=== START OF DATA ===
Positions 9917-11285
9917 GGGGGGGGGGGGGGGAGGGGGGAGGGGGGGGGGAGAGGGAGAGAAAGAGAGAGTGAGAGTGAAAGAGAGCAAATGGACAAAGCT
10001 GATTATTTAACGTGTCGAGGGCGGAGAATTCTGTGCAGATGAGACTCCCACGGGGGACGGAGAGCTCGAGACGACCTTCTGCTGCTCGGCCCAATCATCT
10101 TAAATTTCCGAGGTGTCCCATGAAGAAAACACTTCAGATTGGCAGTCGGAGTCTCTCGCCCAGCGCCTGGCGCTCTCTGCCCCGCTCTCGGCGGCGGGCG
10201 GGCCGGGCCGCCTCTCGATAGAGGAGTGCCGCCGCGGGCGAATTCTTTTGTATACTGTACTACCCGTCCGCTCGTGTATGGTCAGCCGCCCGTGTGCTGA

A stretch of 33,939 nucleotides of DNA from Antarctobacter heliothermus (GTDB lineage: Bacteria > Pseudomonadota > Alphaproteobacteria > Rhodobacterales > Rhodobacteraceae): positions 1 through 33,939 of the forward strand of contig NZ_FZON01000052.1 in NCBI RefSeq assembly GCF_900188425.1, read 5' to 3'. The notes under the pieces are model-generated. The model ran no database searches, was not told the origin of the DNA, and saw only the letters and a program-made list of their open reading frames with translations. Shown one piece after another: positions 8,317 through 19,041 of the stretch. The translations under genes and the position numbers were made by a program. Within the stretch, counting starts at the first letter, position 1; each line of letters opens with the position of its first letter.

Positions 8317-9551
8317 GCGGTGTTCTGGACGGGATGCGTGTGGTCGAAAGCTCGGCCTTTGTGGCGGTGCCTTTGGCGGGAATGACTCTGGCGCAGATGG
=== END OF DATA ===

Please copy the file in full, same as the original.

Positions 9917-11285
9917 GGGGGGGGGGGGGGGAGGGGGGAGGGGGGGGGGAGAGGGAGAGAAAGAGAGAGTGAGAGTGAAAGAGAGCAAATGGACAAAGCT
10001 GATTATTTAACGTGTCGAGGGCGGAGAATTCTGTGCAGATGAGACTCCCACGGGGGACGGAGAGCTCGAGACGACCTTCTGCTGCTCGGCCCAATCATCT
10101 TAAATTTCCGAGGTGTCCCATGAAGAAAACACTTCAGATTGGCAGTCGGAGTCTCTCGCCCAGCGCCTGGCGCTCTCTGCCCCGCTCTCGGCGGCGGGCG
10201 GGCCGGGCCGCCTCTCGATAGAGGAGTGCCGCCGCGGGCGAATTCTTTTGTATACTGTACTACCCGTCCGCTCGTGTATGGTCAGCCGCCCGTGTGCTGA

A stretch of 33,939 nucleotides of DNA from Antarctobacter heliothermus (GTDB lineage: Bacteria > Pseudomonadota > Alphaproteobacteria > Rhodobacterales > Rhodobacteraceae): positions 1 through 33,939 of the forward strand of contig NZ_FZON01000052.1 in NCBI RefSeq assembly GCF_900188425.1, read 5' to 3'. The notes under the pieces are model-generated. The model ran no database searches, was not told the origin of the DNA, and saw only the letters and a program-made list of their open reading frames with translations. Shown one piece after another: positions 8,317 through 19,041 of the stretch. The translations under genes and the position numbers were made by a program. Within the stretch, counting starts at the first letter, position 1; each line of letters opens with the position of its first letter.

Positions 8317-9551
8317 GCGGTGTTCTGGACGGGATGCGTGTGGTCGAAAGCTCGGCCTTTGTGGCGGTGCCTTTGGCGGGAATGACTCTGGCGCAGATGG